Autism plans get go-ahead

PLANS to raise awareness of autism among hundreds of council staff and partner agencies have been backed.

Hartlepool Borough Council has developed a new training model to help workers who come into contact with children recognise the condition and offer support.

Training to raise awareness of adults with autism already happens in key workforce sectors in line with the Department of Health strategy.

But the new model will extend the training to those who come into regular contact with children.

Independent councillor Cath Hill, portfolio holder for children’s services, backed the plans at a recent meeting.

Coun Hill said: “The problem with autism is that it is an area where there is an increasing demand.

“I don’t know if that is because of better diagnosis or if there is an increase.”

Ian Merritt, the council’s strategic commissioner for children’s services, said it was a “bit of both”.

She added: “I approve the proposal for the development of the training across the children and young people’s workforce in Hartlepool.”

Coun Hill was also told that workers in adult social care already receive autism training.

Around 700 workers have been identified for level one and two training under the new model.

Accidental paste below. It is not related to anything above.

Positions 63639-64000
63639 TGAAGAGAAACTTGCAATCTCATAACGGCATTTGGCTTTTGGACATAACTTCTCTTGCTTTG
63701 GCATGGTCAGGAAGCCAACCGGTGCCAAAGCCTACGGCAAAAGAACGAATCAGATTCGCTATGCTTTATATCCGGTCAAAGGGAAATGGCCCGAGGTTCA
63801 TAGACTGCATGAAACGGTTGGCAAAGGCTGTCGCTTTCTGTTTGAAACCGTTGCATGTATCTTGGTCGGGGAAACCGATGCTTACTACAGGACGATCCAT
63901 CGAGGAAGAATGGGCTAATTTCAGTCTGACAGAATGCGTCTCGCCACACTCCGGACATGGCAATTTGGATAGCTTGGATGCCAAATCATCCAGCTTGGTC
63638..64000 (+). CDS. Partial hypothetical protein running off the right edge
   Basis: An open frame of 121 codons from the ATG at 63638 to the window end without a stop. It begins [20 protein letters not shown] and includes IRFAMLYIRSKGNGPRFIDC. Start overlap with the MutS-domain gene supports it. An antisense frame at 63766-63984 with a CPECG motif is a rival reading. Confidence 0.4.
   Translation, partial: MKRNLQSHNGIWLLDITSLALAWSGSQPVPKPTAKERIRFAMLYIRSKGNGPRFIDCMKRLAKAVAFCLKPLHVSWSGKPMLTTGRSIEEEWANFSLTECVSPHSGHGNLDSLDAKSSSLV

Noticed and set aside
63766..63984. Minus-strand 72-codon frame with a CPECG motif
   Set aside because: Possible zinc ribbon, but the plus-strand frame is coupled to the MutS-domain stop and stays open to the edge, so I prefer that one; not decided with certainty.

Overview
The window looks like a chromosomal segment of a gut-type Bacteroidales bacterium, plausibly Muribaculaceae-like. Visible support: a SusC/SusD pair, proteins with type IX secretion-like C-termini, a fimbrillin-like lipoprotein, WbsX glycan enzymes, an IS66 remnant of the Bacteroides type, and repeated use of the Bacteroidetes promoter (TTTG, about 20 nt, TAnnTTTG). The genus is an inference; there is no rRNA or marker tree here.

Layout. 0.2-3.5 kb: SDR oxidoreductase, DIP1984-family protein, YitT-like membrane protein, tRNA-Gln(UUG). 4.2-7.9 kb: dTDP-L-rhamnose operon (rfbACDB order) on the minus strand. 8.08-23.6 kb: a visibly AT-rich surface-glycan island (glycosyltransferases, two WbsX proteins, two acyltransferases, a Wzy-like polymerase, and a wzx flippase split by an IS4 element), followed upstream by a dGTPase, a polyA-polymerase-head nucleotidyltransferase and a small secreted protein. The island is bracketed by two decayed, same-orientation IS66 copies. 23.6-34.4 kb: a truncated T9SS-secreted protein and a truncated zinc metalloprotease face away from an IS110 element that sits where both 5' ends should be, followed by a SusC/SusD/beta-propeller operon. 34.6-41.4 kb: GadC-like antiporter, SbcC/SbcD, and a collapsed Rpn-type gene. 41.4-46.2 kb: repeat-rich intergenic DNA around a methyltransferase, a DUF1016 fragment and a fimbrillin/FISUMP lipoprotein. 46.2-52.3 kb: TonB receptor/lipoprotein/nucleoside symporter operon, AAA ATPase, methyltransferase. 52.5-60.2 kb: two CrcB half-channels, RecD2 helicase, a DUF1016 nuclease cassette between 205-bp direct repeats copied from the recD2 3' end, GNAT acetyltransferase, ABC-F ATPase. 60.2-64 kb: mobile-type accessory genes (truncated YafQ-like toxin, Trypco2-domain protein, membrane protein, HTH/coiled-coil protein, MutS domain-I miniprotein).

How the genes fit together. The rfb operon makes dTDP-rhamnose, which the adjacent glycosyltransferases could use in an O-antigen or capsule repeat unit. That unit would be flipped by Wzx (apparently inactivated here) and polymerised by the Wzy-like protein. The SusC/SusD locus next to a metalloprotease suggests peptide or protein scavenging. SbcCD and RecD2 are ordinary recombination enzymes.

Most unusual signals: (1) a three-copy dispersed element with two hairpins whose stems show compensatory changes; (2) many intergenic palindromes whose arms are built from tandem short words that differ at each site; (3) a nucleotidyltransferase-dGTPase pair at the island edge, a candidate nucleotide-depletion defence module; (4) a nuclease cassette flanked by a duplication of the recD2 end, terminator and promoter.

They include libraries and museum staff, school receptionists and classroom assistants, community development workers and social care staff.

A report to the meeting added the training model will support early identification and intervention, and improve the quality of provision for children and adults with autism.

It also aims to improve value for money for staff such as teaching assistants by being able to offer more targeted support.

Labour councillor Marjorie James, who was also at the meeting, called on health bosses to help fund work around autism.

Coun James added that Funky World, in Durham Street on the Headland, provides services for people with autism.

But the cash-strapped play centre could close by the end of the month after just two years in business, as reported by the Mail.

The centre needs to take £10,000 a month and centre bosses have previously said that they are not getting half of that.

Coun James added: “They work in partnership with schools and hopefully some of the work could be provided by them if we do not lose them in the short term.

“We have an excellent service in Hartlepool and it would be a real shame if the town lost that.”

Around 1,000 families are on the books of Funky World, whose facilities include a soft play area with a ball pool, tunnels, slides and a sensory cave.

It also has a bistro, and an interactive sensory studio.